NJ Law Review Update
ISSUE: Was an Insurer Acting in Bad Faith When it Rejected Arbitration Award?
The New Jersey Supreme Court in the matter of Badiali v. New Jersey Mfrs. Ins. Group, addressed the issue of whether an insurer was acting in bad faith when it rejected an arbitration award.
The plaintiff was injured when his motor vehicle was rear ended by an uninsured motorist. The plaintiff had uninsured motorist ("UM") coverage under both his personal policy issued by the defendant New Jersey Manufacturers Insurance Group and his employer's carrier Harleysville Insurance Company. The UM claim proceeded to arbitration and resulted in a $29,148.62 award. The two insurance companies were contractually and statutorily obligated to share the award equally. Harleysville paid its share but the defendant rejected the award. Thereafter, the plaintiff filed suit to enforce the award. The award was confirmed by the trial court and then affirmed by the Appellate Division and eventually NJM paid the award. Thereafter, the plaintiff filed a bad faith action against NJM. Summary Judgment was granted in favor of NJM by the trial court and affirmed by the Appellate Division.
The basis for the Appellate Division's decision was that NJM's position was "fairly debatable" under Pickett v. Lloyd's because it was based on the unpublished decision of Geiger v. N.J. Mfrs. Ins. Co.
On review by the Supreme Court, it was noted that Geiger had no legal precedential value because it was unpublished. However, the Supreme Court found that the mere existence of an unpublished opinion allowed a party in a business context to avoid a finding of bad faith for actions taken in accordance with that decision's holding. The Court noted that NJM had pursued a similar course of action in Geiger under nearly identical facts and therefore, it was reasonable for NJM to reject the award. Thus, the unpublished decision of Geiger precluded a finding of bad faith against NJM. In addition, the Supreme Court noted that the policy language referred to an arbitration award exceeding $15,000.00 needed to provide a rational and valid reason to seek a trial on the disputed claim. The Court noted that any reference in an insurance policy to the statutory $15,000.00 limit as a basis for rejecting an award, should only be applied to the amount the insurer is required to pay, not the total amount of the award.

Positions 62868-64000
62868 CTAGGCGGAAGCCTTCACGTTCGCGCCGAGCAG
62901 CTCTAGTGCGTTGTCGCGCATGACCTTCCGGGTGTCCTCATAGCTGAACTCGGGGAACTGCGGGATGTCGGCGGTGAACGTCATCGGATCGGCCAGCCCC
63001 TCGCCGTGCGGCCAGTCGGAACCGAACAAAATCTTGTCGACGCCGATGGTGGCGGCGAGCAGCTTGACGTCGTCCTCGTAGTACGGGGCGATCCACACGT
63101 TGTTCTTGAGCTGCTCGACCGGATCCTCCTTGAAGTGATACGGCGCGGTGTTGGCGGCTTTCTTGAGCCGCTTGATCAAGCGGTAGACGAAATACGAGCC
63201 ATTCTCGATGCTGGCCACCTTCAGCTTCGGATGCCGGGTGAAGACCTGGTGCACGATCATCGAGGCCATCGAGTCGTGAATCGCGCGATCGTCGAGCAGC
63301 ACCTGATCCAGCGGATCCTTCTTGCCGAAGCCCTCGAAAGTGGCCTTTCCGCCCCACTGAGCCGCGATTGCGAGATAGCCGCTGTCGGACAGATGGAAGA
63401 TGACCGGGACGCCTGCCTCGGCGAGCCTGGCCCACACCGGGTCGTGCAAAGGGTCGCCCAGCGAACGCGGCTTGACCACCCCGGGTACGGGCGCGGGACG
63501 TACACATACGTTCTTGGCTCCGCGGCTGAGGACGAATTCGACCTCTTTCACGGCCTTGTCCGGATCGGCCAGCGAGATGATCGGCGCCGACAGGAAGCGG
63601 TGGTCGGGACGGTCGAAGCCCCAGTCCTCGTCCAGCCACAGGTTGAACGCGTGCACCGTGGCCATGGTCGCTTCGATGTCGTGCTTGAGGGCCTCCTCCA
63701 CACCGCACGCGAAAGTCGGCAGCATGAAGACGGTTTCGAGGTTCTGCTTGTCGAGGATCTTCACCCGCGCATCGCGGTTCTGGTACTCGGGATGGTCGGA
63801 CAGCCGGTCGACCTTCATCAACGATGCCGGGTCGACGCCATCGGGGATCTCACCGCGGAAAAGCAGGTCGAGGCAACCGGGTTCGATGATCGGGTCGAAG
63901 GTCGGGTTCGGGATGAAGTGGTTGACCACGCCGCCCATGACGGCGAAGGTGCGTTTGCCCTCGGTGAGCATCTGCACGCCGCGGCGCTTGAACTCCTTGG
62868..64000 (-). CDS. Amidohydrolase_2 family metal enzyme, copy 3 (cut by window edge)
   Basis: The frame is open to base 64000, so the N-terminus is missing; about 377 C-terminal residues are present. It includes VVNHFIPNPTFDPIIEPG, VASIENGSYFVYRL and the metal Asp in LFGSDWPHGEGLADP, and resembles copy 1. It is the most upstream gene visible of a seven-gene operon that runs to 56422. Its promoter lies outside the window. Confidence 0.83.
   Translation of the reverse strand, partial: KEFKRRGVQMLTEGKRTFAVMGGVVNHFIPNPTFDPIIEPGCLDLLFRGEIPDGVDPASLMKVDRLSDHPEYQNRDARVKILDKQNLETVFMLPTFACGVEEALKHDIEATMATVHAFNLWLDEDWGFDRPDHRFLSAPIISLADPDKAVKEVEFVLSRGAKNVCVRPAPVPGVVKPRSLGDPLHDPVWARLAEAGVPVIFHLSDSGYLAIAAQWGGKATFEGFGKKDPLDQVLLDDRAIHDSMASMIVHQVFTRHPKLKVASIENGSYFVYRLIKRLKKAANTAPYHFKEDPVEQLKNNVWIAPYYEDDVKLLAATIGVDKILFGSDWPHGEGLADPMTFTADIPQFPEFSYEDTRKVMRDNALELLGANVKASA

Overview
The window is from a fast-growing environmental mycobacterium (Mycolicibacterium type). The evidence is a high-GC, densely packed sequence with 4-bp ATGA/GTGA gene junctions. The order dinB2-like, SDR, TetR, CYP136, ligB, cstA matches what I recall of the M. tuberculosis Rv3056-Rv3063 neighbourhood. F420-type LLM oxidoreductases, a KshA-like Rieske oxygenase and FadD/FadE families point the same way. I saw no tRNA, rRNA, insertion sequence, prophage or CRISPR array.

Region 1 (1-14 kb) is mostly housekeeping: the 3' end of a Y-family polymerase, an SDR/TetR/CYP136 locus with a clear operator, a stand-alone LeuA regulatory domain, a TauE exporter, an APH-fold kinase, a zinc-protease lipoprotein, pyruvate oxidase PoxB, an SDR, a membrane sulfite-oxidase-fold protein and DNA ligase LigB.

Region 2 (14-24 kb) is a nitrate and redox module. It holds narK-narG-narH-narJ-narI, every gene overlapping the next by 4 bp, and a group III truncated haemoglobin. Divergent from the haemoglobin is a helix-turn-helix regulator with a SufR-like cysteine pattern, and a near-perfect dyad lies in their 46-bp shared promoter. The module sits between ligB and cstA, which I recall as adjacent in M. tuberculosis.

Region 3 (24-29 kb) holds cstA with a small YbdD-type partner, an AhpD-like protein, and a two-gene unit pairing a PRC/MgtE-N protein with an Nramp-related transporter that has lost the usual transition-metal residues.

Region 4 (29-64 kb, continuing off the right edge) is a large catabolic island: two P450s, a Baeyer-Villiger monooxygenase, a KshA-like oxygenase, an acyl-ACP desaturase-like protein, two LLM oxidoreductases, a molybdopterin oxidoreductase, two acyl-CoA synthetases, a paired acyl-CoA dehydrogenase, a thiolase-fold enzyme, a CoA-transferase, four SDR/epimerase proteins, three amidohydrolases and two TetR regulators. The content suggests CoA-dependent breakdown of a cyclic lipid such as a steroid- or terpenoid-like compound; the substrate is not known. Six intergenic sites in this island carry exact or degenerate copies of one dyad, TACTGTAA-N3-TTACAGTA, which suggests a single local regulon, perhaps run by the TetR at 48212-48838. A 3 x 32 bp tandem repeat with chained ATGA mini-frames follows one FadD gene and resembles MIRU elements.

Therefore, the Supreme Court found that the insurer was not acting in bad faith when it rejected the arbitration award.
ISSUE: Does Res Judicata Bar Bad Faith Claims Against Auto Insurers After the Underlying Matter Has Been Resolved?
The Supreme Court in the matter of Wadeer v. New Jersey Mfrs. Ins. Co., addressed the issue of whether an insured's bad faith claim is barred by the Doctrine of Res Judicata.
The plaintiff Kwabena Wadeer was insured by New Jersey Manufacturers Insurance Company ("NJM") and injured in a motor vehicle accident. He notified NJM of the uninsured motorist ("UM") claim and demanded the full policy limits. NJM did not make any offers to settle the claim. Subsequently, NJM rejected two arbitration awards. This prompted the plaintiff's attorney to notify NJM that it believed NJM was acting in bad faith. A complaint was filed seeking UM benefits and an offer of judgment of $95,000.00. This too was rejected by NJM. The matter was tried and a verdict was awarded in the amount of $255,175.00. This was molded by the Court to the policy's $100,000.00 limit.
The Appellate Division affirmed the trial judge's molding of the verdict, and also reversed the award of fees and expenses under the offer of judgment rule, finding that NJM did not act in bad faith.
Thereafter, the plaintiff filed a complaint against NJM asserting breach of duty of good faith and fair dealing by failing to make a settlement offer and to settle in a timely manner. NJM filed a motion for summary judgment which was granted by the trial court finding that Res Judicata and the entire controversy doctrine barred the claims. This was affirmed by the Appellate Division.
The Supreme Court found that the second action involved the same wrongs, theories of recovery, evidence, and material facts as the first and, therefore, held that Res Judicata, not the entire controversy doctrine, barred the plaintiff's bad faith cause of action.
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